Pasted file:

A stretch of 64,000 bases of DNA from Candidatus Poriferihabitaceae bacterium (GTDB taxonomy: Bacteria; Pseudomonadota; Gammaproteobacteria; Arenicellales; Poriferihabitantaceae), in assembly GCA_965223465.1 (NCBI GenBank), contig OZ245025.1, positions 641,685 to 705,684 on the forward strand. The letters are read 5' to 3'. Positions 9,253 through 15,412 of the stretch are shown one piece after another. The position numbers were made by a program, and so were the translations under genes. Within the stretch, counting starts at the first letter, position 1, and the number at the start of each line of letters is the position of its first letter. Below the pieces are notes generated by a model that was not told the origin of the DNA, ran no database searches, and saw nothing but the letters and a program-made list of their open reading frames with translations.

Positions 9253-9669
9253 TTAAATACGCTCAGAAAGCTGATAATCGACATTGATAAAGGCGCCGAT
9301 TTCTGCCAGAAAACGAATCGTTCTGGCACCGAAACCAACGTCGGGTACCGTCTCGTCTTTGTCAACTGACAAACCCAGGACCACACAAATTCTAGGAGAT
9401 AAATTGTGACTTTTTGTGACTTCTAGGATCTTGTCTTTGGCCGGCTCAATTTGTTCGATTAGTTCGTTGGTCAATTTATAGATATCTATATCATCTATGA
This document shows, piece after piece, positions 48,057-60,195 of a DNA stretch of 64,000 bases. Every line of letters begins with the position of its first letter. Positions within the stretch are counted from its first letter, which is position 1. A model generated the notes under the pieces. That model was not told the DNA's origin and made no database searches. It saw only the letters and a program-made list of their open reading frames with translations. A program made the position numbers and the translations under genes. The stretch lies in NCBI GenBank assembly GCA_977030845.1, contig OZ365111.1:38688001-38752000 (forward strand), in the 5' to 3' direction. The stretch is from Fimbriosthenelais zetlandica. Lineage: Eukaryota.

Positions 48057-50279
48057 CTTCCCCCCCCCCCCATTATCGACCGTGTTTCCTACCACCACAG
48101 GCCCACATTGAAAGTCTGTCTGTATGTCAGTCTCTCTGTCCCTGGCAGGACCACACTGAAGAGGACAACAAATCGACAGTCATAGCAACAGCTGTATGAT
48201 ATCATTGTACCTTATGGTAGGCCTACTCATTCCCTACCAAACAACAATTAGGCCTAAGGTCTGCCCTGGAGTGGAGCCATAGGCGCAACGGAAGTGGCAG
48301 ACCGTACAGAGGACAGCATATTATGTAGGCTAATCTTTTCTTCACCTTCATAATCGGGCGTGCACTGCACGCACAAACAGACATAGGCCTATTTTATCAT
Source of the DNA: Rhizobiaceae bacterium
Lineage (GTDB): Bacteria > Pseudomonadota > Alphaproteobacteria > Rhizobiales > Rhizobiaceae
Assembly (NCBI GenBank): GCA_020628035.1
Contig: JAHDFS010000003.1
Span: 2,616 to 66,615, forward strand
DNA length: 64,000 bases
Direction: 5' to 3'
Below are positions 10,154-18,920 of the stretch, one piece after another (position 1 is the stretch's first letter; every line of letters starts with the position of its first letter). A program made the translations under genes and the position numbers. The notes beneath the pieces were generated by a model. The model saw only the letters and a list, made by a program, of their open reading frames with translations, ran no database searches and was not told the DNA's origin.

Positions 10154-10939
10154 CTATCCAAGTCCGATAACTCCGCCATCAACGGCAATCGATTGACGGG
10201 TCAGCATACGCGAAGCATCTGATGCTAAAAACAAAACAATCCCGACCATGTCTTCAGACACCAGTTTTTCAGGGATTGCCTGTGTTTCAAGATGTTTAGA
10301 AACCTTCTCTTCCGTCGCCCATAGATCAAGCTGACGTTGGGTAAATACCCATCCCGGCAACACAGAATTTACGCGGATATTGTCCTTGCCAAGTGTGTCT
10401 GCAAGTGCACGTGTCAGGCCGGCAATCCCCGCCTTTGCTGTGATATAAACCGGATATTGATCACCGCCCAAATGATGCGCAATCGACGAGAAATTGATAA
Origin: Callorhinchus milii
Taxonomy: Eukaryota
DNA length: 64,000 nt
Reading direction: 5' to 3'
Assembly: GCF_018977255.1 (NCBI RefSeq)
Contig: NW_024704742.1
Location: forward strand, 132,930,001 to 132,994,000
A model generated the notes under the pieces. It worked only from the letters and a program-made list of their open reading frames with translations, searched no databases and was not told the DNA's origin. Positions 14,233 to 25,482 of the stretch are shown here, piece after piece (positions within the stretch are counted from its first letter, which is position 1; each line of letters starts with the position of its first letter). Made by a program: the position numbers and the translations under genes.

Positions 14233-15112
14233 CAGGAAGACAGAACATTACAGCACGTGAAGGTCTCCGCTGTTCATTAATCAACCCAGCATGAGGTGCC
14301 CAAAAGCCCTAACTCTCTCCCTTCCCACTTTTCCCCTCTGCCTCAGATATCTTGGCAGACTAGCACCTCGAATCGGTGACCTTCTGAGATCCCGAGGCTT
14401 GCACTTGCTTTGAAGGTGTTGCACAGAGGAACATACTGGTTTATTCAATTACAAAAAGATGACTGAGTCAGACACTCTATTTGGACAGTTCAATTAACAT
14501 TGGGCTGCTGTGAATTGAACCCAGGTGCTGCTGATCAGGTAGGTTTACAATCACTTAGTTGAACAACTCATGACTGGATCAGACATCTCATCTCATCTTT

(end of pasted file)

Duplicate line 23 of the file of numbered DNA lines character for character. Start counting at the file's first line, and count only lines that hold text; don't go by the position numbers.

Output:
10301 AACCTTCTCTTCCGTCGCCCATAGATCAAGCTGACGTTGGGTAAATACCCATCCCGGCAACACAGAATTTACGCGGATATTGTCCTTGCCAAGTGTGTCT